My momma was the first one to tell me to "never trust an oven thermostat" and that the first few cooks would tell her whether her new appliance ran hot or cold or was pretty good. The temp that is being read on the Mak is not an average . . . . it's the temperature at a location in the oven - selected by the engineers and design team as most representative. . . . of the total oven cook temp. But for that to work well - air circulation (starting with the fan - thru the auger, thru the fire pot and out the vents - needs to be consistent. Which is why keeping your vents clean is important. If air circulates differently than the designers intended - - - indicated temps can start to get wonky. But here's my point - the temperature at which sugar caramelizes is only 10 or 15 degrees below the point at which it begins to turn into a really badly burnt and bitter tasting concoction The temperature of my "rare" filet is only 5 degrees less than a medium rare steak . . . . . .so - my point is temperature matters. That said - pellet smokers (I have a Mak 1) like my Lynx propane - like my Weber kettle - all have "hot spots" and some pretty wild swings in temp from what is indicated on their built in thermometers. Learn you grill is the short answer . . . but, at the end of the day - temperature DOES matter.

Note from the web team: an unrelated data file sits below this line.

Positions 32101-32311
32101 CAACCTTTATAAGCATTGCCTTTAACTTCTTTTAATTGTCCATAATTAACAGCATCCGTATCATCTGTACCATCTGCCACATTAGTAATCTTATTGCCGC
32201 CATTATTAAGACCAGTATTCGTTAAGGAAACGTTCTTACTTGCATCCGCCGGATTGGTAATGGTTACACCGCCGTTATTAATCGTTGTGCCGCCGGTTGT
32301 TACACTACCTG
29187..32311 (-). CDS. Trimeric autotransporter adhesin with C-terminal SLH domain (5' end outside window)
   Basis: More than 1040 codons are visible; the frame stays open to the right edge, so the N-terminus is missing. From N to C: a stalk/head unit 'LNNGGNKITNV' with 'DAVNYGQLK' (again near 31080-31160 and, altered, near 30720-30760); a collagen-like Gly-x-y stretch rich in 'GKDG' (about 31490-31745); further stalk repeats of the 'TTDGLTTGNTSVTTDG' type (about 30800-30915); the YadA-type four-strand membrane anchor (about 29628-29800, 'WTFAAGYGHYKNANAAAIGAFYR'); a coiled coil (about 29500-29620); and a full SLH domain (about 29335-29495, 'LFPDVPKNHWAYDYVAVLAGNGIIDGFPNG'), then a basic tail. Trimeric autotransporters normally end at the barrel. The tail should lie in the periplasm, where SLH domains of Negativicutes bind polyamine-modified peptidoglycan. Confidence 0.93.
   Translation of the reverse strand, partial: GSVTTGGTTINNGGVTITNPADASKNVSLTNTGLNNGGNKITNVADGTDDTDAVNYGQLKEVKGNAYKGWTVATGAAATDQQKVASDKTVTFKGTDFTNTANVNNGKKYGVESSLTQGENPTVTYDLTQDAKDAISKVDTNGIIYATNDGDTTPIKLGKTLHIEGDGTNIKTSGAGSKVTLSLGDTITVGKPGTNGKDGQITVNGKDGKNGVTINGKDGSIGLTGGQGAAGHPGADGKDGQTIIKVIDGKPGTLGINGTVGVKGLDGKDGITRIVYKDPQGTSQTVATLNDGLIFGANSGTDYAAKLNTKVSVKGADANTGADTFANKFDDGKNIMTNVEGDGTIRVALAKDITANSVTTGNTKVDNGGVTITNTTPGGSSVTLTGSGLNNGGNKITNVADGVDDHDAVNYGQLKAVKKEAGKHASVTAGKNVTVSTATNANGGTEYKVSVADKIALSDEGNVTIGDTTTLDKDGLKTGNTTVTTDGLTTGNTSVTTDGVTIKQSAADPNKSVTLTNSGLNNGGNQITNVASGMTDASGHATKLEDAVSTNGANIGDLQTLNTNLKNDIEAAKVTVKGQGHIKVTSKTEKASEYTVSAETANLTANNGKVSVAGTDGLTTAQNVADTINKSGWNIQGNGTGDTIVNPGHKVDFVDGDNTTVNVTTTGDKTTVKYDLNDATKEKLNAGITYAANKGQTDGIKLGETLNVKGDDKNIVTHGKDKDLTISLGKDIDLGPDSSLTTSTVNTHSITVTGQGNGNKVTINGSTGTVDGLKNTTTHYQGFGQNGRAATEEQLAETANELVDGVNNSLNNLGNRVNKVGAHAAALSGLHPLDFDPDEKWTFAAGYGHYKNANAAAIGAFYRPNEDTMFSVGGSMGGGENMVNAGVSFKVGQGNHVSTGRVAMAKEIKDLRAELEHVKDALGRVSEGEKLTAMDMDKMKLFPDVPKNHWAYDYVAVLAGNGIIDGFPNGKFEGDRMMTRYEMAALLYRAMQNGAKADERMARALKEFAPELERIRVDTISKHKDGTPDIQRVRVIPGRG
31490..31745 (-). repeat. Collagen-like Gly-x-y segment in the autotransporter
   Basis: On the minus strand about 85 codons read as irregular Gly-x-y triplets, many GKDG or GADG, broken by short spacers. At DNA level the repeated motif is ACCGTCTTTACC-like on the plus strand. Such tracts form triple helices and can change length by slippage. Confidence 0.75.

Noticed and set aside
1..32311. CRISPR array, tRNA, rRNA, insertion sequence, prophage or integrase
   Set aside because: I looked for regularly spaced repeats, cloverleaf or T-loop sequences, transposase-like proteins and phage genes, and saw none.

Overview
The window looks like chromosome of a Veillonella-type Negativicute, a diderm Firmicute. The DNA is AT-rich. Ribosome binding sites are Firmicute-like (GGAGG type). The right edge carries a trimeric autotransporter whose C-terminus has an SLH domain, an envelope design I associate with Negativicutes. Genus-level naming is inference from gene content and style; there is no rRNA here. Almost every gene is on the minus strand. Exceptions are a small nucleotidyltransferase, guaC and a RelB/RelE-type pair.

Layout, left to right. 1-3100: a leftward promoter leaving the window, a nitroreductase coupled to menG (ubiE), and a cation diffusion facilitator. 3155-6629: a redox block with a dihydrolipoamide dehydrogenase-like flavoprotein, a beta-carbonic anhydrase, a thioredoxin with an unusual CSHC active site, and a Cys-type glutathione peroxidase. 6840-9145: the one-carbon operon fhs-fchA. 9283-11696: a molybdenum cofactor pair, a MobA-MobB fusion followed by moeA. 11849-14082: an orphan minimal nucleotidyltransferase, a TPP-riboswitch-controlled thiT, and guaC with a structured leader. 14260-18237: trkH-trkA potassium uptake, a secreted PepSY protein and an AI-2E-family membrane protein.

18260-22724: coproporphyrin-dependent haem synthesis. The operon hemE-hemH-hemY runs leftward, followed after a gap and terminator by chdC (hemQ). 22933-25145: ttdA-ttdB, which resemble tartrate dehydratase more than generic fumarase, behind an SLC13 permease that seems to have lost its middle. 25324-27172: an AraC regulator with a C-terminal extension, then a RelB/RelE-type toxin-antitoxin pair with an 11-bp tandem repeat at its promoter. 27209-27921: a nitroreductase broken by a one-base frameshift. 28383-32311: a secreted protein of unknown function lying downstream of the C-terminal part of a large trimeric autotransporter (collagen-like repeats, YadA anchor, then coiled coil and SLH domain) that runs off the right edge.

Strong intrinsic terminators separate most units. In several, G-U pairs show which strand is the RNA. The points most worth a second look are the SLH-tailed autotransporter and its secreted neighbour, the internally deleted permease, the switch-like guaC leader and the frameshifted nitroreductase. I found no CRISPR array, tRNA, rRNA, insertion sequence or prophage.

I wasn't implying that relative cooking temperature didn't matter. Of course you want to cook things at SUITABLE temperatures so you don't burn the sugar in BBQ sauce, or get a proper rise on pizza crust, or a sear on steak, or get that extra smoke from cooking low & slow, etc. Of course you want to cook a steak to your desired finished internal temperature. That's not what this thread or my earlier post is about.

My point was simple. Precluding obvious problems (uncontrolled temp swings, faulty thermocouple, etc.) you don't have to OBSESS over temperatures in/across your pit, etc. Instead relax, cook on it, get to know it and the temp differences, and adjust as necessary. :)

This expresses the same idea:
Big Poppa's Tips - Obsessing over pit temps?





On a related note: For those who want the ability to dial in the pit based on the temperature of a given grate (upper or lower), you will LOVE the new Roaming Thermocouple in the new 2019+ MAKs! I've tested it and it works amazingly well!

P.S. Speaking of that, hopefully I'll be completing my long overdue review of the 2019 MAK 2 Star soon! It's a beast!